Broadly speaking, I would describe a book to be a ‘container’ of a collection of ideas, thoughts or knowledge. With e-books and audio-books in mind, I would stop short of saying that a book must be able to be held in the hand. However, I would say that a book in any format must have a beginning and an end, which could be represented physically by the front and back covers, or perhaps by the introduction and conclusion, or something else that denotes a start and finish.
Pysigologica biologica, (2012) by Barbara Wildenboer barbarawildenboer.yolasite.com https://www.niftyhomestead.com/blog/art-old-book/ via @NiftyHomestead
Analyse and evaluate a website designed for children or young adults
The website for Mermaids.org offers support for children and young people up to 19yrs of age who suffer from gender identity issues. The site offers resources such as links to child and adolescent services, legal information, fact-sheets on sexual health and suicide prevention, and a forum where teens can connect and share stories. Besides providing valuable health and sexuality information, this site’s online forum can be seen to meet the unique information needs of gender variant young people through providing a safe environment to express themselves and reach out to others. Holt (2011, p.266) explains that online communities where these youth can freely and anonymously discuss their problems, concerns and issues without fear of reprisal from a frequently homophobic community, play a crucial role in identity formation. The importance of this is emphasised by Holt (2011, p. 269), who explains that positive identity development is strongly related to psychological adjustment, resulting in a stronger sense of self leading to improved outcomes later in life.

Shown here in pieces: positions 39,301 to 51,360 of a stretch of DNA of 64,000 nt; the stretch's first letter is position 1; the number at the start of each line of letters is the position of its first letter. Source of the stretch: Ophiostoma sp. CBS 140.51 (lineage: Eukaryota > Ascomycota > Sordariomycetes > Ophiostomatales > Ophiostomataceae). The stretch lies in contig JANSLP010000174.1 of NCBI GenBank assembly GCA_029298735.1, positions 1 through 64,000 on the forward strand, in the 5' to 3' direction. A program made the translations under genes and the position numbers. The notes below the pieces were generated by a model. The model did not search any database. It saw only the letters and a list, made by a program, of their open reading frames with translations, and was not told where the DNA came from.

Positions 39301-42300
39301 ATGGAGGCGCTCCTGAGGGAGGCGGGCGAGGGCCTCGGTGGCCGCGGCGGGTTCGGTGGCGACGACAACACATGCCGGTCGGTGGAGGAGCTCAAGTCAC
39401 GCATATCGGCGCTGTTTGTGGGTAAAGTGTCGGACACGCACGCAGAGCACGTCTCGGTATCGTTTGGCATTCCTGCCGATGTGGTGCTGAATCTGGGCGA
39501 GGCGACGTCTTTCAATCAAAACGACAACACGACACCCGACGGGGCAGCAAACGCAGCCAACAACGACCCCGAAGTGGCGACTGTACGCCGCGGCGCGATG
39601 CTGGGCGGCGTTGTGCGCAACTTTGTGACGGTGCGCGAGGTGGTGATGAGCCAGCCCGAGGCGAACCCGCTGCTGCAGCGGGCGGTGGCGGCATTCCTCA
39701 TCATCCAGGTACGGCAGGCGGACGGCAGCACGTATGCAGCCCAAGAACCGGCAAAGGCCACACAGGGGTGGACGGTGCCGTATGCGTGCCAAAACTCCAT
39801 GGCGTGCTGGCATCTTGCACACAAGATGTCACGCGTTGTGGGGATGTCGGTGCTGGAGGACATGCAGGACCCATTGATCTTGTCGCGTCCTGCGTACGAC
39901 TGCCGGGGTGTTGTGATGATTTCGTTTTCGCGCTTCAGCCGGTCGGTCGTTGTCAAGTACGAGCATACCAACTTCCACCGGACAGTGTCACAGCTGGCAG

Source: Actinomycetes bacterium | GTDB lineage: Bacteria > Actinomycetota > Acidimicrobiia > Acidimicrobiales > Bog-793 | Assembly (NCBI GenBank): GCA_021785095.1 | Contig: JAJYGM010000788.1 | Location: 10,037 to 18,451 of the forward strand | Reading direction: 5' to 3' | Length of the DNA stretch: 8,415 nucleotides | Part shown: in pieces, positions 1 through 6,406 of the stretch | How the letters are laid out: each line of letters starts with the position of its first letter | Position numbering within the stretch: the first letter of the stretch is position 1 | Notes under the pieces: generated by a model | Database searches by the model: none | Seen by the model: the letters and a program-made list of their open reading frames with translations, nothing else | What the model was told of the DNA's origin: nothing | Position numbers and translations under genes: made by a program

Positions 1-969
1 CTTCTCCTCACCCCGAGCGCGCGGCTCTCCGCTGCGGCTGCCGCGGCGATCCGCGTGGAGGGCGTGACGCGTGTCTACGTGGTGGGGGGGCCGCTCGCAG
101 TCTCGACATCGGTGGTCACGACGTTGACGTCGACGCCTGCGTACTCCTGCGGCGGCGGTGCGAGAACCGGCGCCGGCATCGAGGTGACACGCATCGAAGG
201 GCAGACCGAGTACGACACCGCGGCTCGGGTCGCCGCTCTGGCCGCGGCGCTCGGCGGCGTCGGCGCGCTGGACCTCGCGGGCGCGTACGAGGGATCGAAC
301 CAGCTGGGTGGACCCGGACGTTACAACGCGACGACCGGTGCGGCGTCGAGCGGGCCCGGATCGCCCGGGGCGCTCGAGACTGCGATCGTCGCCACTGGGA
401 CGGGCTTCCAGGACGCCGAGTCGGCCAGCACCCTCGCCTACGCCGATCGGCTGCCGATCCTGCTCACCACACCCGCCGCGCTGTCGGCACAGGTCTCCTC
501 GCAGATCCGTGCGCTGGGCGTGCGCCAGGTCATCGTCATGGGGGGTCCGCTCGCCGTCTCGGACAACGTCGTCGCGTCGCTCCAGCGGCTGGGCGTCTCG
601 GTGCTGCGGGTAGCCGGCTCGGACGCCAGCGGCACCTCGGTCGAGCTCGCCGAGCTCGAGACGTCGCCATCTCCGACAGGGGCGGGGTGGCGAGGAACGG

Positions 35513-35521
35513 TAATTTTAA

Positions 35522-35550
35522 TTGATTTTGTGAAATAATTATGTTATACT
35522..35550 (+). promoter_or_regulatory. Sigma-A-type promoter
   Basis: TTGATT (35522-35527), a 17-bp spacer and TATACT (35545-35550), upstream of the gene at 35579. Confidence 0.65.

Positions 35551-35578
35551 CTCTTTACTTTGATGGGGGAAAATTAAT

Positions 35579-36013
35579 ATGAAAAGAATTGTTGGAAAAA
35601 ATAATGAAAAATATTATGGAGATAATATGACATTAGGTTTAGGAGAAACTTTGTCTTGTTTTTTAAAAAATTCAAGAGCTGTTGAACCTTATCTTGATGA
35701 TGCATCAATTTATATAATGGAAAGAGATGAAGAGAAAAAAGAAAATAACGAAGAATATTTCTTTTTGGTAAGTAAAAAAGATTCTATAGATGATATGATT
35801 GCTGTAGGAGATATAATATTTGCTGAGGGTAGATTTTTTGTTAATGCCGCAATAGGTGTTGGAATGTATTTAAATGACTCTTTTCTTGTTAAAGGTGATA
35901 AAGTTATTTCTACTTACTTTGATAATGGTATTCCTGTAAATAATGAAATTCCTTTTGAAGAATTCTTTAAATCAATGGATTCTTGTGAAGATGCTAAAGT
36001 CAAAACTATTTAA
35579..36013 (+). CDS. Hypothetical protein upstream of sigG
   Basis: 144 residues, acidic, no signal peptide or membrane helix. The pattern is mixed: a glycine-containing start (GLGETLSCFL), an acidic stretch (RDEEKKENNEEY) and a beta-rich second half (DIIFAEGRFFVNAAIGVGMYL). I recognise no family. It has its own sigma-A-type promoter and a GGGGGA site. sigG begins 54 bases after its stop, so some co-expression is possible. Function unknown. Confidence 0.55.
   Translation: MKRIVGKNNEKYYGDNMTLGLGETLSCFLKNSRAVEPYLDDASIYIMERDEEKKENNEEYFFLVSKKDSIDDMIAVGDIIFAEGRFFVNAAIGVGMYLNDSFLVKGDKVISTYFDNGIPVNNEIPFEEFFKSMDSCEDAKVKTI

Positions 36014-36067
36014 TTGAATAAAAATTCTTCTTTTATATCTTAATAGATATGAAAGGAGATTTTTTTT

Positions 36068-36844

However, the use of internet filtering in some public libraries may render this site inaccessible due to some of the keywords in its content. Denying access to this site and others like it can be viewed as censorship, which is defined by Moody (2004, p.139) as those actions which restrict free access to information. In Farrelly’s (2011, p.28) view, censorship goes against the very core of librarianship which serves to protect the intellectual freedom of individuals through ensuring that they have access to information from a variety of sources and agencies to meet their needs. Educating young people in the art of selection, evaluation and authentication of information can be seen to be one alternative to filtering. The importance of teaching individuals to find quality information themselves is highlighted by Farrelly (2011, p.28) who points out that with the ubiquitous nature of smartphones, young people are able to access any subject regardless of whether they are in the library or not.